Eaves has spent a good amount of his own money, but Barbour has spent more, and is likely to cruise to an easy re-election, likely becoming the only governor this year to successfully carry his state for his own party.

Virginia State Senate
District 1 (Republican Open Seat)
John Miller (D)
Tricia Stall (R)

District 6
Nick Rerras (R-inc)
Ralph Northam (D)

District 27 (Republican Open Seat)
Karen Schultz (D)
Jill Holtzman Vogel (R)
Donald Marro (I)

District 34
Jeannemarie Devolites Davis (R-inc)
Chap Petersen (D)

District 37
Ken Cuccinelli (R-inc)
Janet Oleszek (D)

District 39
Jay O'Brien (R-inc)
George Barker (D)

Republicans admit that the game is being played virtually entirely on their side of the field. Democrats need just four seats to retake the State Senate, and given recent polls showing the party preferred by a majority of Virginians, this year presents their best shot in the eight years since they lost control to Republicans. Major candidates are all up on the air, with the GOP stressing their support for immigration reform and Democrats pointing to popular Gov. Tim Kaine as their model.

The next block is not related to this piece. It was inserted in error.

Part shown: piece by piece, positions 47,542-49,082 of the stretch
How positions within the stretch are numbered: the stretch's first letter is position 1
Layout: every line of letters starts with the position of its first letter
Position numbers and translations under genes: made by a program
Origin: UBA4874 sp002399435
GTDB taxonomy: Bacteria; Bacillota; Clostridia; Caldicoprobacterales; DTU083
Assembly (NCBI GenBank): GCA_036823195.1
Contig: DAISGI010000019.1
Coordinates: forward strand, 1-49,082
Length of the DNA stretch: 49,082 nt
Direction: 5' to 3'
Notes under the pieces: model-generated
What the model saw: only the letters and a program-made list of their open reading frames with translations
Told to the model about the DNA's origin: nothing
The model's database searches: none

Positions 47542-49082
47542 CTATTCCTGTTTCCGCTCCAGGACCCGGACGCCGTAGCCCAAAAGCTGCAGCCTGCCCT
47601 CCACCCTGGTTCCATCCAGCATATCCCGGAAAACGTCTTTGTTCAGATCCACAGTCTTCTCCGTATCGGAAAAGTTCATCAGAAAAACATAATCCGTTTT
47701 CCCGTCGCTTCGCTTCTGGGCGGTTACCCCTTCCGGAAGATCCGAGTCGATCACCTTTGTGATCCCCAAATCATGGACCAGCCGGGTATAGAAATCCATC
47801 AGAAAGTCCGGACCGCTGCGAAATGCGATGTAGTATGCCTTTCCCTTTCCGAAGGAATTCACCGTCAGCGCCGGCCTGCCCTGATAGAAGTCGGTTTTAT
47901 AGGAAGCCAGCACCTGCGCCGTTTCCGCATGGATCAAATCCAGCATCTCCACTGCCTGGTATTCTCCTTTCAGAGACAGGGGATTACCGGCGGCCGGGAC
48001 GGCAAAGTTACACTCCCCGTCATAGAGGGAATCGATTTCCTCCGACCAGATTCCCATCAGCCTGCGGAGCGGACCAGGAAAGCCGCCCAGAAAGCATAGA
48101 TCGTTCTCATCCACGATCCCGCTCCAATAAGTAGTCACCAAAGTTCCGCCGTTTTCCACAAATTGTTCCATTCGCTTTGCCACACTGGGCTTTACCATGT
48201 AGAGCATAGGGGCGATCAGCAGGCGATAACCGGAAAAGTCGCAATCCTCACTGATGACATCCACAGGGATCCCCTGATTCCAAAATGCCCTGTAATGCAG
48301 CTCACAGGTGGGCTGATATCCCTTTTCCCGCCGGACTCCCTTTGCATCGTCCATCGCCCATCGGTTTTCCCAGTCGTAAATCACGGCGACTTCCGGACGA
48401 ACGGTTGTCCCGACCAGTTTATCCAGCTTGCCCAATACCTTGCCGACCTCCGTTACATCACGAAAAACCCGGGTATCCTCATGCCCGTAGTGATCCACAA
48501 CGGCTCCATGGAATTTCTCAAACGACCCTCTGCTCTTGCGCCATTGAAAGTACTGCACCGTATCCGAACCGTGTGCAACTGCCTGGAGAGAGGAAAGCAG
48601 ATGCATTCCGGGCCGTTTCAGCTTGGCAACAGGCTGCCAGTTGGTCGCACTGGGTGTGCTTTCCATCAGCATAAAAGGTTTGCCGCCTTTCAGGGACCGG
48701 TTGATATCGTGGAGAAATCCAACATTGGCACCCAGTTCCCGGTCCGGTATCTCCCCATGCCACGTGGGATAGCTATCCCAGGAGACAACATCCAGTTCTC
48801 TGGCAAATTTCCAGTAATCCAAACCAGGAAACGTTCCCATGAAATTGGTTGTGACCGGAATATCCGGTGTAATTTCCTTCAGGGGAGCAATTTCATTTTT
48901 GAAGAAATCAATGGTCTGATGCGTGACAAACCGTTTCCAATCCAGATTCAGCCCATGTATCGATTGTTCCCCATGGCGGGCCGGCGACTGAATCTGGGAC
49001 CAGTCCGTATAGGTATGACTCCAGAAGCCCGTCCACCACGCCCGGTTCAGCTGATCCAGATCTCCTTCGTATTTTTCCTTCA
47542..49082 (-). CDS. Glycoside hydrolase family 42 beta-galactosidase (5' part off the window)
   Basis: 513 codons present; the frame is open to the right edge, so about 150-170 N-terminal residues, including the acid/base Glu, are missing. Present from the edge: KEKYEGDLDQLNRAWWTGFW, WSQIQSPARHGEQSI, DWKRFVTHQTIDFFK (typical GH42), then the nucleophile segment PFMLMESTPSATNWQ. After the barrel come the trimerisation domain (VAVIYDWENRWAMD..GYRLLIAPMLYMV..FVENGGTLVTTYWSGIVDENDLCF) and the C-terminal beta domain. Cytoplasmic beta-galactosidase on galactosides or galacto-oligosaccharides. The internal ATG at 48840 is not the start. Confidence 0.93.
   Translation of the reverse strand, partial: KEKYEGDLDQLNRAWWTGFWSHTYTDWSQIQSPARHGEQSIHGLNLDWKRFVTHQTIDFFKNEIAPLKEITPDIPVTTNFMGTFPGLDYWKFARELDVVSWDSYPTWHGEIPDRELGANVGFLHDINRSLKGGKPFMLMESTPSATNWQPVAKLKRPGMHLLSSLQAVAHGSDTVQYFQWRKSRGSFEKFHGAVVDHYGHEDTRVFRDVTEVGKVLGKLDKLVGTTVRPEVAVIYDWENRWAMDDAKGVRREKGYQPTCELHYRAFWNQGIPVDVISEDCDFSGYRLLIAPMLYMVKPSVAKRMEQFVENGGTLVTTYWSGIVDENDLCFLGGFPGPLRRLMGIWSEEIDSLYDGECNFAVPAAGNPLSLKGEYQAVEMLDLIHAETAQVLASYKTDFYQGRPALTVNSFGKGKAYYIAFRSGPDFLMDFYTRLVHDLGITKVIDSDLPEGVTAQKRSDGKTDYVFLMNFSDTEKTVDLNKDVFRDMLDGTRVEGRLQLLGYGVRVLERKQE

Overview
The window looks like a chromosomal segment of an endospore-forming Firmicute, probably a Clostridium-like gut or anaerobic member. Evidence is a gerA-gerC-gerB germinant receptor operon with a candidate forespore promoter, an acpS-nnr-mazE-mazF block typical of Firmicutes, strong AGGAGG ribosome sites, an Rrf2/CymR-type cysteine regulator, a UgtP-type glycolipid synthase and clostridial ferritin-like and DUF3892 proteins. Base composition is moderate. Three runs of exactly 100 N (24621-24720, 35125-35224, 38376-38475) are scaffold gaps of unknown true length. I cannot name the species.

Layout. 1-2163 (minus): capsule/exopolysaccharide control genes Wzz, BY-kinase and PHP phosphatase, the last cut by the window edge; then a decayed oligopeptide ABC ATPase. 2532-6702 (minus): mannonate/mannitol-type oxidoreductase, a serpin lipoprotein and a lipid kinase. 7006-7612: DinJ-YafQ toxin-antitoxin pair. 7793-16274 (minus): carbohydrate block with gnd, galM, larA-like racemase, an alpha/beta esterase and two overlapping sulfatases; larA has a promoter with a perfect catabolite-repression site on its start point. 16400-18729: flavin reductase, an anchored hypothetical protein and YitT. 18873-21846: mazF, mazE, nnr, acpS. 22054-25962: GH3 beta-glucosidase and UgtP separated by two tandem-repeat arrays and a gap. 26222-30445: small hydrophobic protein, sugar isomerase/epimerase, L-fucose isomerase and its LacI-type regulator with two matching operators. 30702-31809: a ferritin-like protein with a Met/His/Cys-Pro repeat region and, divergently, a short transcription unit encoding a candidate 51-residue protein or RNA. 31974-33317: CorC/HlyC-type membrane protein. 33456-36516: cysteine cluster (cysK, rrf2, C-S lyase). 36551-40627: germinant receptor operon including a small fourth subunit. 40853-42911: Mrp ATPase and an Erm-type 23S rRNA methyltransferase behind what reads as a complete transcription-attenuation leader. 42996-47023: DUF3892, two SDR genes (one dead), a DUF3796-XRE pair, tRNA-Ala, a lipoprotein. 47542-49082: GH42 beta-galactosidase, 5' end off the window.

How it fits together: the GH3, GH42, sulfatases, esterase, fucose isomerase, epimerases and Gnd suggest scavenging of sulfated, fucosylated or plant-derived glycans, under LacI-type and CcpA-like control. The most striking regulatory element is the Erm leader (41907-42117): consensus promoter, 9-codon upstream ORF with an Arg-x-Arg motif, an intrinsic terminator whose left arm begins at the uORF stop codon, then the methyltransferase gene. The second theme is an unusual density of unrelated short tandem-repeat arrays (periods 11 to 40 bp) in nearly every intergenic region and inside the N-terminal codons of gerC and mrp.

New Jersey State Senate
District 1
Nicholas Asselta (R-inc)
Jeff Van Drew (D)

District 2
Sonny McCullough (R-inc)
Jim Whelan (D)

District 12
Ellen Karcher (D-inc)
Jennifer Beck (R)

District 39
Gerald Cardinale (R-inc)
Joe Ariyan (D)

Democrats hold a 22-18 seat advantage in the legislature, and this year brings just a few strong opportunities for parties to pick up a seat or two. Recent Zogby polls showed Van Drew and Whelan leading their Republican opponents 45%-42% and 50%-37%, respectively, where the margin of error was +/- 5%. Karcher is in enough trouble to have merited a weekend visit from State Senate President Dick Codey.